I send Christmas cards. I send Valentines. I send birthday greetings via facebook. But I don't remember ever sending an Easter card. So consider it done. Today. Via this blog. And thanks to my husband's grandfather, who in 1917 sent this card to his Aunt Agnes:
This would be an Easter greeting blast from the past. After all, the true joy of Easter still holds strong almost a hundred years after this penny postcard was lovingly sent, so why not recycle to you.
This postcard fell into my hands, along with many, many more, because in the process of cleaning grandpa's house (I've mentioned that in previous blogs) we are also cleaning great-grandpa's house, the house that has not been touched for decades, the house where nothing (and I do mean nothing) was discarded through the ages. For days now, I have been existing in a time capsule. I've uncovered farmer's almanacs that have not seen the light of day since the early forties. I've held political letters begging for votes (and contributions) from pre-World War II candidates, and Viet Nam era candidates.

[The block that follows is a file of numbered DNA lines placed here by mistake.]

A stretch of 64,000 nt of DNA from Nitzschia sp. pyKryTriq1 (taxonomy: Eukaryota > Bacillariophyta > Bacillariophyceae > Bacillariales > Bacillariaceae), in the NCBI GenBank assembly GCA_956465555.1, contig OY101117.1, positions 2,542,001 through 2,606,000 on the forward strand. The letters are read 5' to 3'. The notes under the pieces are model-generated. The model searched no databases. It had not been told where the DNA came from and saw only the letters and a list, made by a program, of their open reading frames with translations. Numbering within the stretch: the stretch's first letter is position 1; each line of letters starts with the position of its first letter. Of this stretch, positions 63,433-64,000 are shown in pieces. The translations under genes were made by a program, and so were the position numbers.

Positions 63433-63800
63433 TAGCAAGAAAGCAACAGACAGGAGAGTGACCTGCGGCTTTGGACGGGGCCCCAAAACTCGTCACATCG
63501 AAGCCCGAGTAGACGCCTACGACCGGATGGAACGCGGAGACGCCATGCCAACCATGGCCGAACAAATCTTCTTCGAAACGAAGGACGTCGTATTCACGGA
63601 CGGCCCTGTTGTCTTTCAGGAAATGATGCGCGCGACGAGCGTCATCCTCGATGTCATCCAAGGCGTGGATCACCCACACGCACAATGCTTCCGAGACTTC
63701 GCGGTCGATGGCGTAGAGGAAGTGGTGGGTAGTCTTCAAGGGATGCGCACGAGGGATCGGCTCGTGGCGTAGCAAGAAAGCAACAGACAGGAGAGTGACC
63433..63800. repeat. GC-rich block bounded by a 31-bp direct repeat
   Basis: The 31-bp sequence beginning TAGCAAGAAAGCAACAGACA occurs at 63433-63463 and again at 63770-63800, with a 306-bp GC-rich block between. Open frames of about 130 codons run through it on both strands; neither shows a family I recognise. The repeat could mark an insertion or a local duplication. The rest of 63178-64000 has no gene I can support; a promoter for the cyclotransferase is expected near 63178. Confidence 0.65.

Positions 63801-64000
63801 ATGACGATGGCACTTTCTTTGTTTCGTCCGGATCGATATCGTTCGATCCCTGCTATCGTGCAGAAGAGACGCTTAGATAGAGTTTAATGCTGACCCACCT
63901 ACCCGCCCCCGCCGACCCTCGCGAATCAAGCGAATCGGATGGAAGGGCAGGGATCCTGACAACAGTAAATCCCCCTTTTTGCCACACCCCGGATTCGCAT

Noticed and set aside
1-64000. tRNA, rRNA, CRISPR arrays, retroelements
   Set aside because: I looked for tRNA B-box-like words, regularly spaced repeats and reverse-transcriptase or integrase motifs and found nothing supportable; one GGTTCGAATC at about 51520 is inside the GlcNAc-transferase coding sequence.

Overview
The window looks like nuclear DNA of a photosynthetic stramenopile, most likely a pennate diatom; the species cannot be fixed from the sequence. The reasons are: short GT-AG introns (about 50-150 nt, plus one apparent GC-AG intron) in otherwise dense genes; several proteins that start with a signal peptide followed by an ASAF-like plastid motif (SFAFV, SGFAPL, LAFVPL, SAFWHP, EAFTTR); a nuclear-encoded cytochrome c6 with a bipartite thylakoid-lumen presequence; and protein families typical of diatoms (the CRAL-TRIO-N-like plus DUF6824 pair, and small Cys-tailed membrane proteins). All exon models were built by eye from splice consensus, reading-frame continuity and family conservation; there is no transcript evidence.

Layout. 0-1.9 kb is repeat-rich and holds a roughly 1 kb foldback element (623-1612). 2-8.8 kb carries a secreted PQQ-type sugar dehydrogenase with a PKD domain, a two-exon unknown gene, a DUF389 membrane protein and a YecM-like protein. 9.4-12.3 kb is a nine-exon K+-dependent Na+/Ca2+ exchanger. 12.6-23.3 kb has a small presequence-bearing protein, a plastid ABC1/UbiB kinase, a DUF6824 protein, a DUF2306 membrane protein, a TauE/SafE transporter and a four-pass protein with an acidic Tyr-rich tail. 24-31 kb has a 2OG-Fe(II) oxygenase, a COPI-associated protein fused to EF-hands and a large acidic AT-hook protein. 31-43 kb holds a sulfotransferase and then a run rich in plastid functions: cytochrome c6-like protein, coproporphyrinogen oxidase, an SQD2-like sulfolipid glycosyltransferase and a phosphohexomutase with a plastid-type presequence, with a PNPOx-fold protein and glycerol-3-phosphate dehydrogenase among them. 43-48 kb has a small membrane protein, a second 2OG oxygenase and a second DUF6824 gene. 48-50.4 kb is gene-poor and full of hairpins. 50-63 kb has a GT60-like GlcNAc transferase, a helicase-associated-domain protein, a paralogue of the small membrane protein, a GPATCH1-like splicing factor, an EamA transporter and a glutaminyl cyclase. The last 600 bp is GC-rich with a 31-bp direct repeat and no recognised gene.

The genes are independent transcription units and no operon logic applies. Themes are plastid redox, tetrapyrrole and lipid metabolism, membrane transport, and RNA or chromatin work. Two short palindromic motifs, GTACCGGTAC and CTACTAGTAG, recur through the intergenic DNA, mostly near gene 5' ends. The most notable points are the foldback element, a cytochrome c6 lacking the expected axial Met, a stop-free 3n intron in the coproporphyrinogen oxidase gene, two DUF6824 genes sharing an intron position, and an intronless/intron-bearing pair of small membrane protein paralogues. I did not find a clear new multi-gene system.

It's been rough being a history buff on a deadline. All I want to do is read, read, read. That is impossible, so instead I put things in the "Don't you dare throw that away" pile and dig into the next drawer.
I can't read the postmark date on this card, but I can read the sentiment behind the greeting to Agnes and the invitation to "Come up here for Easter." A hundred years of Easters have come and gone since Agnes reached in her mailbox on the side of that country road and pulled out this card from her nephew. I know she was as thrilled to find it as I was.
I hope your holy days are blessed.
Catch of the day,